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Fiction Friday! This week prompt: Is there someone who drives you crazy? Someone who really gets under your skin. It doesn’t have to be someone you know (although it certainly can be). It could be someone famous. Or even a character in a book. Now, write a first-person piece – as if YOU are this individual. Write from his or her perspective and include the things that really bother you. For instance, maybe there’s a good reason why they eat with their mouths open, or why they use sarcasm as a weapon.

Word limit is 600.

All concrit is welcome.
Samantha sits there in ‘her’ spot to Joseph’s right, all high and mighty. That should be my spot. The sun is weakly sharing the last of its rays through the deck window highlighting her ridiculous hair. I wonder why he allows her to dye her hair that color. It looks stupid. You’re stupid.

“What was that?” I stab at her.

She stops pushing the food that I spent all afternoon making around on her plate to look up first at Joseph, then at me. I see hatred and hostility flood into those river bottom green eyes. She’s going to hurt me one day. Kill the babies.

“I’m sorry?” Samantha asks. She’s not sorry. She’s never sorry. She’s always been suspicious of me. She knew all my secrets from the minute she laid eyes on me. She is powerful, not of this world, sent here to this life just to torture me. She probably already knows that I tricked Joseph into having this second baby. Lied, stopped taking my birth control, his other wives only had one, not two.

“I said, what smart-ass remark was that I missed?” I say refusing to give in.

This time she doesn’t even look at her father for support. Her unnatural knowing creeps across her lips, curving up, taunting me. Her tongue is forked.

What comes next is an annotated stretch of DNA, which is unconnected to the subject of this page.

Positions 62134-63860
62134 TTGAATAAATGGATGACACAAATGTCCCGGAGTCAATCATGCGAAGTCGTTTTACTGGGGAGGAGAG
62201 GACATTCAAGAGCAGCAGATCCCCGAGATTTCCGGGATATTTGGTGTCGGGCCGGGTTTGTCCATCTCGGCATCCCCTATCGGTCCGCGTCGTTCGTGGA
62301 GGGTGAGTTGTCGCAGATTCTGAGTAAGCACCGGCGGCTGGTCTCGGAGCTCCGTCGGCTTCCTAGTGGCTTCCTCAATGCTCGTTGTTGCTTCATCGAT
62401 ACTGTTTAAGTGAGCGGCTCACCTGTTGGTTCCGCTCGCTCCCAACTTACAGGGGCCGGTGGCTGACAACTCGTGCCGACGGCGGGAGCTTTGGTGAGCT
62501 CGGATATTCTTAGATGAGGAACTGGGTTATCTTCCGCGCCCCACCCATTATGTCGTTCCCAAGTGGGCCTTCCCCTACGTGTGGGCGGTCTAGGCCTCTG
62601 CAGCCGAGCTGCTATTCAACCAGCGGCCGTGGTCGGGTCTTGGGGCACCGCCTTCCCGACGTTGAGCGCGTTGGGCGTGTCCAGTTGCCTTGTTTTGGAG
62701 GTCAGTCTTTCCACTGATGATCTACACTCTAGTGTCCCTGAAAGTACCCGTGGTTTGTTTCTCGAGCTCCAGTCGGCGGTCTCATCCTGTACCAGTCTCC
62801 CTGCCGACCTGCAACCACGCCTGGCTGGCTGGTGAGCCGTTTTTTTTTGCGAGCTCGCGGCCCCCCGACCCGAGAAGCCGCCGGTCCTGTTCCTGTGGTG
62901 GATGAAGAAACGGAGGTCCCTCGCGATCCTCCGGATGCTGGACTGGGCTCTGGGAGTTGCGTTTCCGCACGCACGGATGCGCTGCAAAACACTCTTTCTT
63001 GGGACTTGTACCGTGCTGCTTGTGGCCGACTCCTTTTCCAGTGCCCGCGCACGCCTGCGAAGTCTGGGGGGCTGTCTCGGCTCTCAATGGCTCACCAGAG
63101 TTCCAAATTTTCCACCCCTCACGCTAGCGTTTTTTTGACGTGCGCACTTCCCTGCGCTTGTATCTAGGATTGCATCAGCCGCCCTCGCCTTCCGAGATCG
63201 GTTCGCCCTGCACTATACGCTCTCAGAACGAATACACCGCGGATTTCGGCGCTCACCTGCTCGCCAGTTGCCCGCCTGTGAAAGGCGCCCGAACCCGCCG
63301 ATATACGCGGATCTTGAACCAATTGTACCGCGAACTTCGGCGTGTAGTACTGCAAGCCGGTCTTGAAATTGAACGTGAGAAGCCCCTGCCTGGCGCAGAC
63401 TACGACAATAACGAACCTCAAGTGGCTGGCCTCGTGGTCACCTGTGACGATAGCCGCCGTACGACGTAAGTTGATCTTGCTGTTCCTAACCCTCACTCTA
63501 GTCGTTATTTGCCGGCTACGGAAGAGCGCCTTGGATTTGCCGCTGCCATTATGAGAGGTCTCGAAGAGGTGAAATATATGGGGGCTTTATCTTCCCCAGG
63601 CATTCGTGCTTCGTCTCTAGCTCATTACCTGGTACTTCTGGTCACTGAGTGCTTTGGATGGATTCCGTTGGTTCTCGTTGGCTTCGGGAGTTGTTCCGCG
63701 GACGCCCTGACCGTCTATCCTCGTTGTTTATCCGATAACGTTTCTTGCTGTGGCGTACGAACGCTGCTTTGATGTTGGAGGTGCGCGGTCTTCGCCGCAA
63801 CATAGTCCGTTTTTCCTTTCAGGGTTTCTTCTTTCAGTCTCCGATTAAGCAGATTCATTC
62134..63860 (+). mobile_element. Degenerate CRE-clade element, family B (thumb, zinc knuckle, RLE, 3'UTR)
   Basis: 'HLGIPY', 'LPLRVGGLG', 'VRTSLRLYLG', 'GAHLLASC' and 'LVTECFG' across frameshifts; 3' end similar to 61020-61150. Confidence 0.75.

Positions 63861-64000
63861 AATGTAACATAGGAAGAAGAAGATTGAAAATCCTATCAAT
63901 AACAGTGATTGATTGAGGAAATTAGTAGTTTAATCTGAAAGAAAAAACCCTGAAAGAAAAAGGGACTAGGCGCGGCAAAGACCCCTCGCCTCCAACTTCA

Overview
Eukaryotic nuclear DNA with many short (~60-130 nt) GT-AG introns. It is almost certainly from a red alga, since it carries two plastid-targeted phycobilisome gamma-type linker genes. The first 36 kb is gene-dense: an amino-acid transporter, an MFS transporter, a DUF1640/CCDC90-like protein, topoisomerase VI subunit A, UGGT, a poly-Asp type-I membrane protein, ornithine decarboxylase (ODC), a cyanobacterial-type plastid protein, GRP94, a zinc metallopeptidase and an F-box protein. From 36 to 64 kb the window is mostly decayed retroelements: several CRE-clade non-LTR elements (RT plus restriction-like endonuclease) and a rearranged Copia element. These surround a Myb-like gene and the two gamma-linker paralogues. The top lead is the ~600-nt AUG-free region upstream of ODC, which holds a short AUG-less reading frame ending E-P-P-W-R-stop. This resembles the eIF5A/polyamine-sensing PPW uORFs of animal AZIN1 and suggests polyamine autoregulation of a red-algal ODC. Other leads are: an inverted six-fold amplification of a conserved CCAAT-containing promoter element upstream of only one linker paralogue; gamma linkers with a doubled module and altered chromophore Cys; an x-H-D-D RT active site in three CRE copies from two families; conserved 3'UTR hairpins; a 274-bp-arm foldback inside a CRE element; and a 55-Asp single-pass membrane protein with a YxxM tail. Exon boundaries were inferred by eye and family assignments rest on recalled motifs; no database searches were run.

“I didn’t say a word, Elena, not one,’ Samantha says, crisply. So haughty, forever young.

“Eat your dinner, you selfish girl. I spent all afternoon making it,” I announce demanding respect.

She laughs, actually laughs. Her eyes turn black.

“You spent all afternoon frying chicken cutlets, roasting potatoes in way too much oil and shredding some lettuce into a bowl? Now, that’s time well spent.”

“Sam…” says Joseph slowly, warning her. Good, I’m gaining ground.

“If you think that you can do so much better why don’t you take over the cooking?” I hiss, baiting her, trying to get her to show her father what she really is.

“Jesus Christ, Elena, I’ve only been trying for years! Please, let me take over.  Get out of the kitchen, so I don’t have to eat this crap and so that you can stop killing him one artery clog at a time!” Samantha says pointing her purple-tipped talon at Joseph.

Why can’t he see what she is? She’s going to ruin everything. I have to make him see. All I have to use is the cutlery. “You ungrateful,” I yell as a war cry, plunging the fork as deeply as I can into the back of her hand. A moment of perfect silence. Yes. The fork is upright, wobbling a little at the top. Blood is trying to force its way around the tines and down her freckled flesh. Suddenly, the room is loud. Cover your ears.

Joseph knocks his chair over, yelling as he reaches for her, finally he sees! But I can’t understand what he is saying, like he’s speaking a language I don’t. Samantha stands up, pale, angry, beautiful, pulls the fork out and throws it at me. She presses a paper napkin imprinted with blue flowers against the small, perfectly spaced, bleeding squares and glides out of the room. Wrapped in Grace. Joseph looks at me and I see pity and anger. Why is he so angry with me? What is happening?